Tuesday, September 29, 2009
MLAs' meal allowance just the tip of the iceberg
Ida Chong is the one we’ve all been talking about, but this meal-allowance business is much bigger than the $6,000 per-diem Chong claimed in the last fiscal year.
I can feel it in the public reaction. Like me, people see the Chong story as symbolizing much more than just one politician’s per-diem spending.
There’s real outrage and betrayal in the letters to the editor and on the radio call-in shows. Genuine hurt. It’s a shame that MLAs have reacted by circling the wagons and closing ranks, because this is an important moment to try to understand.
I’ve been surprised at my own wounded reaction, especially after learning this week that MLAs don’t even have to submit receipts for the $61 per diem they’re eligible for when doing official government work in Victoria or Vancouver. (“It costs more to administer the receipting process than to just set a flat rate,” said a communications spokesman with the Finance Ministry.)
Call me naive, but I had no idea.
Sure, I’m all for reimbursing our hard-working MLAs for legitimate expenses they incur. I know they’re putting in long hours and sacrificing family time, and all those other things that hard-working people everywhere can relate to.
But just handing them a wad of cash so they can eat, park and sleep at the taxpayers’ expense raises questions for me, and not just in an eye-rolling, cynical-about-politics kind of way. Before government started cutting vital public services last year, did anybody even consider steps to reduce these kinds of expenditures?
I browsed the government Web site for more information on the Capital City allowance that landed Chong in the news, and quickly found myself in a labyrinth of per-diems and meeting payments I hadn’t known existed.
The same arrangement that MLAs have is available to certain classes of civil servants. They get $47 a day, and $61 if their work on a particular day involves hanging out with an MLA or senior bureaucrats getting the higher rate.
Whether anyone actually spends the money on food is entirely up to them. It’s really just a non-taxable bonus on top of a (generous) salary.
The thousands of non-government people who sit on the province’s many advisory boards, tribunals and review panels can also claim meal per-diems. But I doubt many of them bother, seeing as the real money is in attending meetings, most of which pay from $350 to $750 per meeting.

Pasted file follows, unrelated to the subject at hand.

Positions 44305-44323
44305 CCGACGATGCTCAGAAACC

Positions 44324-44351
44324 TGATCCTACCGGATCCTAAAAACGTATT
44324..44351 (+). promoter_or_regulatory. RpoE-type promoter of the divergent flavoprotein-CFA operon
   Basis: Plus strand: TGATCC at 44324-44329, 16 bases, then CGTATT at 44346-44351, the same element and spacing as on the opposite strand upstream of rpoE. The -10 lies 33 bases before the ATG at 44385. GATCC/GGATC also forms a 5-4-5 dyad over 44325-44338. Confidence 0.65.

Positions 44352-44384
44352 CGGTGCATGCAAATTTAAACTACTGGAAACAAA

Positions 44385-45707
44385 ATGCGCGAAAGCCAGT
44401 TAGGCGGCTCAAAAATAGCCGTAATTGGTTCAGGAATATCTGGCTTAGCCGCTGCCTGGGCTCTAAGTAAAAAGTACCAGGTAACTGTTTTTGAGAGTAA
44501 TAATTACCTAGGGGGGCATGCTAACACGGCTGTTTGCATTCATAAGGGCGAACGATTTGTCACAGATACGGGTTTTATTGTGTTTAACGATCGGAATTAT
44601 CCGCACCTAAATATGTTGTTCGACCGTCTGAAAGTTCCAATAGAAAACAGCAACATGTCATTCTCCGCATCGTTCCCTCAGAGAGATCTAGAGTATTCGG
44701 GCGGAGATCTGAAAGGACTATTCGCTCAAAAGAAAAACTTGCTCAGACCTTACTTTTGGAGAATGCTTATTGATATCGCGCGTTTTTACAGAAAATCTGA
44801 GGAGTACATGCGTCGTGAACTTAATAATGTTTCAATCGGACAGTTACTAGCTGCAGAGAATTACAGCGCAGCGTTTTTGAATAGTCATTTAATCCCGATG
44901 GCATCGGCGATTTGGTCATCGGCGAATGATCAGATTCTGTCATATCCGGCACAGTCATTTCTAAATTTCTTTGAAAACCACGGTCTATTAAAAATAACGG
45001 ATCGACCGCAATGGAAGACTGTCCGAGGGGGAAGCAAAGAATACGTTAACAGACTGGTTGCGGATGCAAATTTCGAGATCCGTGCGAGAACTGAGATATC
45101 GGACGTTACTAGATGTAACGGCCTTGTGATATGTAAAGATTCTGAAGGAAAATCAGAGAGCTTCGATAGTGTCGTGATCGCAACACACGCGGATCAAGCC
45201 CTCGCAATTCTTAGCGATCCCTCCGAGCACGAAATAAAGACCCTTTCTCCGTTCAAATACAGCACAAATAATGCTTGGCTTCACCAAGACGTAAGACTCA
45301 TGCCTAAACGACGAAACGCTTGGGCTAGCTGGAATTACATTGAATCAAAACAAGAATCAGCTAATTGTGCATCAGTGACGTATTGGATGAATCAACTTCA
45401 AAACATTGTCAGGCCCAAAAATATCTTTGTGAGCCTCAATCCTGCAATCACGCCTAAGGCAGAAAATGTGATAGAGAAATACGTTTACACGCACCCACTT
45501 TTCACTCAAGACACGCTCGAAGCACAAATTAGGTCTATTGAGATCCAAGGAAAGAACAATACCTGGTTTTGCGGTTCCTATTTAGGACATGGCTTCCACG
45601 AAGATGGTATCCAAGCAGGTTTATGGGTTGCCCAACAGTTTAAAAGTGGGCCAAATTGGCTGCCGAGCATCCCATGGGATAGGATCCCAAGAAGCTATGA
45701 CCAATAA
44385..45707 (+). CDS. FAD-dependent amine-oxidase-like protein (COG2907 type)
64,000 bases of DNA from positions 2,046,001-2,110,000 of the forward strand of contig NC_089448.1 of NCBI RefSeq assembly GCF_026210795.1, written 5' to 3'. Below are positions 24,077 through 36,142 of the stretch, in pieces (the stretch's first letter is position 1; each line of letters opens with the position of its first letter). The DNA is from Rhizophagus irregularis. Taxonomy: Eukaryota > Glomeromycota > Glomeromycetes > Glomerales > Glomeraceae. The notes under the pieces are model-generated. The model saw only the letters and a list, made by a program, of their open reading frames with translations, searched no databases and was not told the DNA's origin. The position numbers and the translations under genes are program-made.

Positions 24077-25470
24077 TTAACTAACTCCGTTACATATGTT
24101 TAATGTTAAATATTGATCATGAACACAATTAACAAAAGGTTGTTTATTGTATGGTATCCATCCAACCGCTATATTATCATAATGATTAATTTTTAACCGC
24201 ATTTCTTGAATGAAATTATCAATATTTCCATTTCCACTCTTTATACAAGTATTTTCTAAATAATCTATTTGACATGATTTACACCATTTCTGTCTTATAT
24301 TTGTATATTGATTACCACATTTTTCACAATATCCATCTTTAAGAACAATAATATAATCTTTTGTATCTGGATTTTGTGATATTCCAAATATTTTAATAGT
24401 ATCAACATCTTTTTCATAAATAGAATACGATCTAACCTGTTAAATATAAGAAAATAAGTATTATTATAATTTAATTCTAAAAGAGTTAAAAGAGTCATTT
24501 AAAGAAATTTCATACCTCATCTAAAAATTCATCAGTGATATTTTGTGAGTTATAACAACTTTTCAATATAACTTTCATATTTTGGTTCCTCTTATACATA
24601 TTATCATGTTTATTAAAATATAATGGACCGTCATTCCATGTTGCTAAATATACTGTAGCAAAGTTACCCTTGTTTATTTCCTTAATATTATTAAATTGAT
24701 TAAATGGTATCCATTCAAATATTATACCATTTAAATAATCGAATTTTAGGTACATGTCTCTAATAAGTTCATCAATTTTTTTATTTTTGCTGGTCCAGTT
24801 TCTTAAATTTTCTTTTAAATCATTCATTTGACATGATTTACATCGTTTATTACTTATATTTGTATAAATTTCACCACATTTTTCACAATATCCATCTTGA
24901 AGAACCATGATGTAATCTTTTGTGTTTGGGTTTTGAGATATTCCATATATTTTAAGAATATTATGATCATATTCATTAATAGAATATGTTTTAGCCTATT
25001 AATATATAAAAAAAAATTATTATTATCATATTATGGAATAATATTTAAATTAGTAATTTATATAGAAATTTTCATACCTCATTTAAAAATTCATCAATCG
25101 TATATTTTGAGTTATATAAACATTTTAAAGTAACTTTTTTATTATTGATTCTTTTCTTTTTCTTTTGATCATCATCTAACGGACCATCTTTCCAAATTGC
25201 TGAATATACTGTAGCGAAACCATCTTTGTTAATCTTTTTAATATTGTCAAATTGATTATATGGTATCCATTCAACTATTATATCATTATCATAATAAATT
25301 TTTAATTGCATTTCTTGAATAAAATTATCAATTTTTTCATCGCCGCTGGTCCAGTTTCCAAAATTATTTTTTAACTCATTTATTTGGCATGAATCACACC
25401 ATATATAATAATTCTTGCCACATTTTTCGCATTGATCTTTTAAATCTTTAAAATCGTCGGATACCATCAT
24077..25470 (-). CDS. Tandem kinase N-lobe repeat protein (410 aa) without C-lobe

I can’t tell you what all the costs would add up to, because nothing is gathered in one place. I sense from the government’s own slow response to my query for more information on this subject that they’d be hard-pressed to tell you, either.
But clearly it’s a potful.
Consider this one small example: We paid almost $800,000 in the last fiscal year for 268 British Columbians to attend meetings of B.C.’s 75 Property Assessment Review panels. Some panel appointees made as much as $10,000 from the meetings, held Feb. 1 to March 15 every year for unhappy homeowners wanting to appeal their provincial assessments.
And that’s just one small for-instance. Land yourself on any of the big government-appointed boards in B.C. and you’ll get $750 every time you go to a meeting.
That’s the price of doing business, some would argue. But during a recession like this one, no stone should go unturned when government is looking for savings.
Were these expenses scrutinized and considered for reduction? Were MLAs approached to reduce their own claims on public money?
One less meeting of Property Assessment Review panels would save a bundle - maybe even enough to spare a high-school-upgrade program for young moms. MLAs who were conscious of their spending and claimed only for what they spent could have made a real impact on community services that have now been lost.
Government has felt the pain of the recession, of course. Travel spending was cut in half in the past year, to $39 million, and office expenses were cut by a third. It’s been hard times for civil servants working in ministries singled out for layoffs, and for staff and clients of increasingly starved public services.
But the per-diem claims suggest that at the political level, it was business as usual. The MLAs took what the rules allowed them to take. The paid meetings continued unabated. A typical front-line community worker would have to work more than five days to earn what some people get paid just for a half-day meeting.
It’s a grave betrayal of the public trust, and profoundly unsettling for what it reveals about how our government views us. Serfs, let ‘em hear you roar.